A brilliant 94 y.o. investor?

Edward Zajac is an amazing man: at 94 he is still alive, sprightly (or so it would appear from his photo), and actively investing his own $2.5 million share portfolio …

… and, is still sharp enough to describe himself as an opportunist.

Wealthy Matters shares Ed’s financial success with his readers (you should read the whole article to learn more about Ed’s ‘EZ’ investing system):

Stick with stocks, says investor Edward Zajac. He should know. The 94-year-old has been trading for 72 years and said he’s made about $2.5 million.

So, should we all aspire – strictly from an investing standpoint (after all, who doesn’t want live to 94 and still be so ‘with it’) – to be like Ed?


According to my calculations, Ed (assuming he started on or around the average salary for college educated technicians “installing computer systems” of $1,900 in 1939) would had to save 50% of his salary until he retired young (at the age of 51) and receive Warren Buffett level stock investing returns (21% compounded) for the entire period!

What I can’t model, because the numbers simply fall short, is how Ed managed to draw enough salary to “travel the US in a recreational vehicle with his wife” after he retired in 1968, yet still manage to double his portfolio again in the 42 years since he retired.

Good on you, Ed, we have a lot to learn from you 🙂

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7 thoughts on “A brilliant 94 y.o. investor?

  1. If I’m still breathing and not wearing an adult diaper at 94, I’ll be happy.

    It’s a great story to see someone still doing it at his age and a successful early retiree but:

    1. it’s worth bearing in mind that in spite of the early 1970s, the 1987 crash, the 2001 tech wreck and the 2007 financial crisis, taken as a whole the period he was investing in was a very good one for US equity investors. We can’t take it for granted that the next several decades will be as investor friendly;

    2. his portfolio is “only” worth $412K and is split among 8 bond funds and 50 companies – with an average position in each company of around $6K I have to wonder if it’s worth the effort?

    3. $2.5 million over 74 years is about $33K pa (before tax). At some point in the past that was a very good income. After several years of inflation, these days it’s hardly a 7m7y type number

  2. @ TraineeInvestor – Interesting. My first draft of the post was going to center around “a brilliant 94 y.o. investor … I don’t think so” showing how compounding alone could have achieved that in his sleep.

    However, it turns out that amassing $2.5 million (albeit only $412k now in stocks, presumably the rest is in cash/bonds?) on such a low salary ($10k start to $30k finish is my assumption, based on US historical data that I found) is actually VERY, VERY difficult.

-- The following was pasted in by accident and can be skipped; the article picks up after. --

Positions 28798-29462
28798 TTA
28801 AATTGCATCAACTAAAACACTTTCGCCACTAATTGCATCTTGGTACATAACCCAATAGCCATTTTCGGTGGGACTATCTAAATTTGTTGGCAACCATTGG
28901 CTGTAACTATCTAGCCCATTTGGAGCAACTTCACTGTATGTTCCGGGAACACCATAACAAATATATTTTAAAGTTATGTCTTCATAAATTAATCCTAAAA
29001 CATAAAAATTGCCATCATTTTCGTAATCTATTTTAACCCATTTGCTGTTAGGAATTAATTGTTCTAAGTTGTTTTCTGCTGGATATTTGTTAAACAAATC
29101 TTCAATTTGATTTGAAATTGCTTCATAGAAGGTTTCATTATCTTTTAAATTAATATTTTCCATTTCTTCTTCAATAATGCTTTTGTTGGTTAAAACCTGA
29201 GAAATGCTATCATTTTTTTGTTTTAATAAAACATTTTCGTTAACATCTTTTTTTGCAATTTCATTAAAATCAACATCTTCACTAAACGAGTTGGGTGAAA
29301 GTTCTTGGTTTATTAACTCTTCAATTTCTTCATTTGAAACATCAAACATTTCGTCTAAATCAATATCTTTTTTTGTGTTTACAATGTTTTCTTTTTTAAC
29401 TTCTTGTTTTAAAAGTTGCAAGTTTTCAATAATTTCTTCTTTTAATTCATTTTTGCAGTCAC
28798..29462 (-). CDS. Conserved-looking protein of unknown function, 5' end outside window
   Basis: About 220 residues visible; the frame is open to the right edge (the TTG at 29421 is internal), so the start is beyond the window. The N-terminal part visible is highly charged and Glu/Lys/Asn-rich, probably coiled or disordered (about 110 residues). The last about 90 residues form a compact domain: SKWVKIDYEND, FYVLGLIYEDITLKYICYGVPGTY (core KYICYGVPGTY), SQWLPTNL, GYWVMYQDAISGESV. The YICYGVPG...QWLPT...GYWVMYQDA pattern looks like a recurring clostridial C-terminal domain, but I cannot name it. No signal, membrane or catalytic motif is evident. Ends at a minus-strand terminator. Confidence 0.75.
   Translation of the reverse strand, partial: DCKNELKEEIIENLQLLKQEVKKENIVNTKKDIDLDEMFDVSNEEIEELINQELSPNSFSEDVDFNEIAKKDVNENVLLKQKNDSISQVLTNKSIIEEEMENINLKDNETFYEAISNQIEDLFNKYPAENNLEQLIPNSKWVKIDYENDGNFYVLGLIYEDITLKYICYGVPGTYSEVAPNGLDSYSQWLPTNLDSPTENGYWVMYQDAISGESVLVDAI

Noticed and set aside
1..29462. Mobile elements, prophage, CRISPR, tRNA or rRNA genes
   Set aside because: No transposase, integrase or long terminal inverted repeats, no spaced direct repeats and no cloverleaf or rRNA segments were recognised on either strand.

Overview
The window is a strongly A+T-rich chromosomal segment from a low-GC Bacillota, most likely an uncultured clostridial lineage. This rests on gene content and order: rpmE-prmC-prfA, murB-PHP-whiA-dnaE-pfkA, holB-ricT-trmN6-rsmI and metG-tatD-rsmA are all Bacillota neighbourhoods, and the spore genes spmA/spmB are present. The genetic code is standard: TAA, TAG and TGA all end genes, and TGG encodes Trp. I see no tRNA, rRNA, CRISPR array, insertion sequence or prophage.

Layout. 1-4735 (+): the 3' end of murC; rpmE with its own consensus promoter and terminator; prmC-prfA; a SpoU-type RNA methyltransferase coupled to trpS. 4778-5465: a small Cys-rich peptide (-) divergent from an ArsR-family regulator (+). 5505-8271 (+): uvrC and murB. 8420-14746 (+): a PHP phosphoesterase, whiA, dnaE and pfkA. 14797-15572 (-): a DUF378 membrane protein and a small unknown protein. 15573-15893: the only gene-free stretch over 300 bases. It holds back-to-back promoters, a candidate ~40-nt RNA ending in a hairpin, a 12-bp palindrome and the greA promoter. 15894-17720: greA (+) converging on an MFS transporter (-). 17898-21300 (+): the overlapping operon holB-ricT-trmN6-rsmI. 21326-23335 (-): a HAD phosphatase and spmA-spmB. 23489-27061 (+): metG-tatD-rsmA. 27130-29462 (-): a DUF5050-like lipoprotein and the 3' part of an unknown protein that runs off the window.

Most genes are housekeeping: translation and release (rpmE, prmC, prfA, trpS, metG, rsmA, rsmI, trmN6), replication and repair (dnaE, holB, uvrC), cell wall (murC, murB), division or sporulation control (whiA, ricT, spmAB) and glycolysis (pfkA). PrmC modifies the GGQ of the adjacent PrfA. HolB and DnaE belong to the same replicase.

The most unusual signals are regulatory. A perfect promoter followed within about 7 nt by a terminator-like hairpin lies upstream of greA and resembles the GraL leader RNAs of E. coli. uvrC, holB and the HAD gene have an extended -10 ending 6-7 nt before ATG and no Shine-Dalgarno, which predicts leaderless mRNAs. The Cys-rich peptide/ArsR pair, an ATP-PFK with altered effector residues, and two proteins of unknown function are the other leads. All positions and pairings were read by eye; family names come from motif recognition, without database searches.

3. However he did it, it seems pretty darn impressive. Maybe he had a few big home runs along the way while avoiding a lot of strikeouts. Either way, I hope to a) have this much money when I’m 94 and b) be around at that age!

  4. “I hope to a) have this much money when I’m 94”

    @ Money Beagle – I’m guessing that having $2.5 mill when you’re 94 won’t be nearly as impressive, due to the effects of inflation. Still, it will probably be a bette outcome than 90% of the population who live to that age.

  5. Adrian – I read the article as saying his whole portfolio was currenty $412K – 8 bond bunds and 50 individual equities. I understood the $2.5 million as being to total amount he has made over the last 74 years – with the difference between $2.5 million and $412K having gone to taxes and living expenses. If he still has $2.5 million, then it is a much more impressive performance than I thought.


  6. @ TraineeInvestor – Hmmmm …. you may be right. But, I don’t think it changes much:

    According to US labor stats, for his type of employment, he earned around $10k circa 1937 and $30k in 1968 when he retired.

    He would then have to have amassed enough to allow for retirement spending (“traveling via RV lifestyle”) from 1968 until today, yet still leaving him with $412k.

    Crunch some numbers, and let us know what you think …

  7. OK, you made me curious enough to run a simple spread sheet. Given the number of variables and the very long time period, it’s something of a guessing game. Even very small changes to the assumptions can make a big difference to the final result when you have 74 years of compounding.

    However, if I assume (i) long term inflation at around 4%, (ii) a savings rate of 30% while working, (iii) living expenses + taxes in retirement equal to 80% of pre-retirement expenses + taxes, then the ROI needed to produce a current portfolio of $412K is a nudge over 7.5% pa.

    As a cross check, the sum of the investment gains is about $2.6 million which is fairly close to his $2.5 million number. This suggests that, although it is possible to play with the assumptions a bit to produce a different ROI, it’s probably fairly close.

    7.5% nominal with inflation at 3.8% is not spectacular, but doing it over 74 years is highly respectable (at least). What is really impressive is that he would have experienced the horrible bear markets of the early 1970s early in his retirement. Usually negative returns in the early years of a retirement program can be fatal. Surviving that was no small accomplishment.

    To a certain extent whether the return on investments is impressive or not is IMHO largely irrelevant – it was good enough for Mr Zajac to achieve financial independence early in life and live the way he wanted to.


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